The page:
First Brisket ever

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Well. I've had my EX4 for almost a year now and finally decided to make a brisket for a few good friends. Didn't do anything special just to get a baseline. Only did a flat, too. 9.7# before I did a little trimming. It turned out pretty good, actually. Just a little dry, so I think I know how to improve that aspect. Went at 250 until we were getting impatient and moved it to 310° to speed it up a little. Used grill master blend until I ran out and went to Kingsford hickory because my locale doesn't have weber pellets in stock anymore.

Key points for further improvement.
1) maybe inject some beef broth to retain juiciness,
2) i need better foil or butcher paper to wrap at the stall point, mine was too small and leaked a ton.
3) I should have ran it on the bottom shelf because it was windy as heck and I'm pretty sure that contributed to the dryness by cooking 20-40° cooler than the target temperature.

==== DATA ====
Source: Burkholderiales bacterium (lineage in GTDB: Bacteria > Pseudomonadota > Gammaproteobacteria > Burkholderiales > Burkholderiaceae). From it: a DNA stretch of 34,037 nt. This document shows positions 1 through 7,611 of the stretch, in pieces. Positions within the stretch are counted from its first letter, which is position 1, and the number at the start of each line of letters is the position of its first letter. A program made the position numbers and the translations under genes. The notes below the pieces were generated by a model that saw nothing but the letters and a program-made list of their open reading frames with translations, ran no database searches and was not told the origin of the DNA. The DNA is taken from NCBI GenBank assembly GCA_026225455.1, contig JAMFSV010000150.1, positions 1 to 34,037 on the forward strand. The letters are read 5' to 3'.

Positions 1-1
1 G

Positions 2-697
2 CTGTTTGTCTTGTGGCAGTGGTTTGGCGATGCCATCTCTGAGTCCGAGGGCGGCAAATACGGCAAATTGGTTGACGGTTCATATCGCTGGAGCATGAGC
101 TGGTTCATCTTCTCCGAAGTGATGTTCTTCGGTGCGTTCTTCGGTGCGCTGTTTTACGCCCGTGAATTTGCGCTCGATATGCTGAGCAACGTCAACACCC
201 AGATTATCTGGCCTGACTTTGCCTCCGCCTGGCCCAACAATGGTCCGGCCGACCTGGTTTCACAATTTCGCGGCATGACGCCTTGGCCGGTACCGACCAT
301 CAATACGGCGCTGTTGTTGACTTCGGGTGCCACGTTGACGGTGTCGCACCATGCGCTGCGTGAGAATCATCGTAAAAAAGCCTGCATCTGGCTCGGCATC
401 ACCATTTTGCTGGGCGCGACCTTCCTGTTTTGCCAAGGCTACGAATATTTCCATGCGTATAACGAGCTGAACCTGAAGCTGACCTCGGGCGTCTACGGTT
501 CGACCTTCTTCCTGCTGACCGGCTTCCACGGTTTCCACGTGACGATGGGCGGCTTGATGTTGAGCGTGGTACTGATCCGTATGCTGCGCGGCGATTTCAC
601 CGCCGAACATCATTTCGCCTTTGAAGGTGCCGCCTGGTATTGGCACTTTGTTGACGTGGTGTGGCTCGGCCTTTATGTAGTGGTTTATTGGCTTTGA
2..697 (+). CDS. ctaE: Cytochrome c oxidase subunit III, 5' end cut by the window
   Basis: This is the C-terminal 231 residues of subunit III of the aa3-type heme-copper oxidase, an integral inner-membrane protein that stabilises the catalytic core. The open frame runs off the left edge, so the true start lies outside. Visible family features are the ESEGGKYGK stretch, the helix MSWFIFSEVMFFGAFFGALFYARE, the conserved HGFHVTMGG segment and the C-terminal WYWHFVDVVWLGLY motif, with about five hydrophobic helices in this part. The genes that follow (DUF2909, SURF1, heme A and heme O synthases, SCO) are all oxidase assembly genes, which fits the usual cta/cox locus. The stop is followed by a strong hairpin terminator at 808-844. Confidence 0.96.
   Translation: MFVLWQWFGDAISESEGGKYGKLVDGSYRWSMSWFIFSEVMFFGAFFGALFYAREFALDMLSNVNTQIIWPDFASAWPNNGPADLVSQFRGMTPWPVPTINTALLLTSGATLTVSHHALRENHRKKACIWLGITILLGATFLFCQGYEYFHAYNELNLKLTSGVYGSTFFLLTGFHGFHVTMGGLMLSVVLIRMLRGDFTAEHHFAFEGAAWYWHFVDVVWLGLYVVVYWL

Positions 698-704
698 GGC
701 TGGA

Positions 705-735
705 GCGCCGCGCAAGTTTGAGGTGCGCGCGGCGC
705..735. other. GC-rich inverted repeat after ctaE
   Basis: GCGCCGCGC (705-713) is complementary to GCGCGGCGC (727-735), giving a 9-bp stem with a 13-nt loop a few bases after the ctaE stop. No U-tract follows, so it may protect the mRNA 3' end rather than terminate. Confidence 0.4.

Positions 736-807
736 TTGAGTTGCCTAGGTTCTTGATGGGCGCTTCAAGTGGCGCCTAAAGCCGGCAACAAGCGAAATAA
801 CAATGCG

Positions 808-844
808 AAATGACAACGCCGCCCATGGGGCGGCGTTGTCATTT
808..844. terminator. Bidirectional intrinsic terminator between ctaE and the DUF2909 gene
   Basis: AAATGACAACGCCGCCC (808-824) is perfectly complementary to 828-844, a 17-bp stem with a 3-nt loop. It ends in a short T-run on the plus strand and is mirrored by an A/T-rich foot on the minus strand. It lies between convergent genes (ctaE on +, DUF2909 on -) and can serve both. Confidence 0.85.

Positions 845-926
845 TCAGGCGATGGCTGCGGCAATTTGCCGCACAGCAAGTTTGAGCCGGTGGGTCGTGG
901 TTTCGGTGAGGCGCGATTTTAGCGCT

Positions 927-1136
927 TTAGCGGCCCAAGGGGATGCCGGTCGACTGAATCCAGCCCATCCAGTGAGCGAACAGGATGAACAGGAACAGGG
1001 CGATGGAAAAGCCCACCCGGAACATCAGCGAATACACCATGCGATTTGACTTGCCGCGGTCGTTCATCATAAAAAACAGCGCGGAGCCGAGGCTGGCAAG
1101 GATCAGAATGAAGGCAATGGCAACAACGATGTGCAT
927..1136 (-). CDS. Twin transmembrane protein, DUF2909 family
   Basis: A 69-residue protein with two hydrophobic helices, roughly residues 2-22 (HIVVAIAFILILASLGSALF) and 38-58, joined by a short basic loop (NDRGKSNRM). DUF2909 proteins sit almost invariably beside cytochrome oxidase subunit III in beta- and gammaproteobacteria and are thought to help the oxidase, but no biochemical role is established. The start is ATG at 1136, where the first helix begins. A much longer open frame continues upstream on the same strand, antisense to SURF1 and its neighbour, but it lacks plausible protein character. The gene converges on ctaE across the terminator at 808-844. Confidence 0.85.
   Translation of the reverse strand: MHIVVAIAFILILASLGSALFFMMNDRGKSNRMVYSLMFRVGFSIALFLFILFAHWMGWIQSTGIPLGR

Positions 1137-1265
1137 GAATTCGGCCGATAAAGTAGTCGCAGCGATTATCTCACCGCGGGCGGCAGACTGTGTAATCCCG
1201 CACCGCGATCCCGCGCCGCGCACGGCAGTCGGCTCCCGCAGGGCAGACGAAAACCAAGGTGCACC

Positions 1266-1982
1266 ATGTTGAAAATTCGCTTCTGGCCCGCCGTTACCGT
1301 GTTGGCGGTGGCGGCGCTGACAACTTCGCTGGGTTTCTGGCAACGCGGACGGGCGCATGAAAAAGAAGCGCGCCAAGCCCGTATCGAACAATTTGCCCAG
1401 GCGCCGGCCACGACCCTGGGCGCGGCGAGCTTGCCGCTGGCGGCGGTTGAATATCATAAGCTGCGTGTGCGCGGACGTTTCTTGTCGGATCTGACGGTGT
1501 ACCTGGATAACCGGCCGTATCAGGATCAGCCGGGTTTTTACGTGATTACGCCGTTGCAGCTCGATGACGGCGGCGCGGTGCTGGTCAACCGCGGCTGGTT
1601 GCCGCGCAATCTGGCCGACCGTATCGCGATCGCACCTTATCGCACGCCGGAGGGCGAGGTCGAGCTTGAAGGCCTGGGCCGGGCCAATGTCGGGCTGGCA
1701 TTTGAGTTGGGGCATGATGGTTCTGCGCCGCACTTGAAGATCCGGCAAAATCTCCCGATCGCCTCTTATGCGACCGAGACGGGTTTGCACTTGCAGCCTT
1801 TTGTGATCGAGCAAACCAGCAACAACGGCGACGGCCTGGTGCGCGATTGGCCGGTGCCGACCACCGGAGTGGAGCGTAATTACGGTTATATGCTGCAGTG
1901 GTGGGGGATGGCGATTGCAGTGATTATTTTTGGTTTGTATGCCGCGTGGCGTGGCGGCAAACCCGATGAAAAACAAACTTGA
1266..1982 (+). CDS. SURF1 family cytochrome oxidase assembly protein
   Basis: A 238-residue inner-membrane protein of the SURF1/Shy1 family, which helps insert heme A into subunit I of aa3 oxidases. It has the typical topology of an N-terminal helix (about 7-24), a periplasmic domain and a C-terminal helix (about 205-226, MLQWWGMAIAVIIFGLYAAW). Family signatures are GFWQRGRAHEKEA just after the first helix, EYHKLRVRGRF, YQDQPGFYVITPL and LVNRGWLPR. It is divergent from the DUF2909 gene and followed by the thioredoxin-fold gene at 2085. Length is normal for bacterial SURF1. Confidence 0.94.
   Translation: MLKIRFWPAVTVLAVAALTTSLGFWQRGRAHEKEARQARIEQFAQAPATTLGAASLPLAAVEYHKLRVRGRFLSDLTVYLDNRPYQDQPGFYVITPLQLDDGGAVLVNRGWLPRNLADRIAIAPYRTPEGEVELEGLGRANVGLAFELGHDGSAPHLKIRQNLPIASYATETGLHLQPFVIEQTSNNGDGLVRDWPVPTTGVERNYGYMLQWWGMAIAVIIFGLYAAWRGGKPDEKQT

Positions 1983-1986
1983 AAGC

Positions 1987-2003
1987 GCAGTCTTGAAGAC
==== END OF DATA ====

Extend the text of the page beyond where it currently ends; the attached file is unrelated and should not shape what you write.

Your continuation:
4) I used some off the shelf beef seasoning, i might try something different for a better crusty, bark


I also threw in some ribs as backup in case the brisket sucked.

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Bruno

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Good looking brisket. I had to throw away my first 2 attempts on the Smokey Mountain many years ago. (Too much booze and started at night)
The SmokeFire takes out all the guess work. Next time inject with some beef broth and get yourself some butcher paper and you will be golden!!
 

Bruno

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As for the rub I have a ton of Oakridge rubs that I love and the black ops brisket is killer, BUT, you can’t go wrong with good old quality salt and pepper.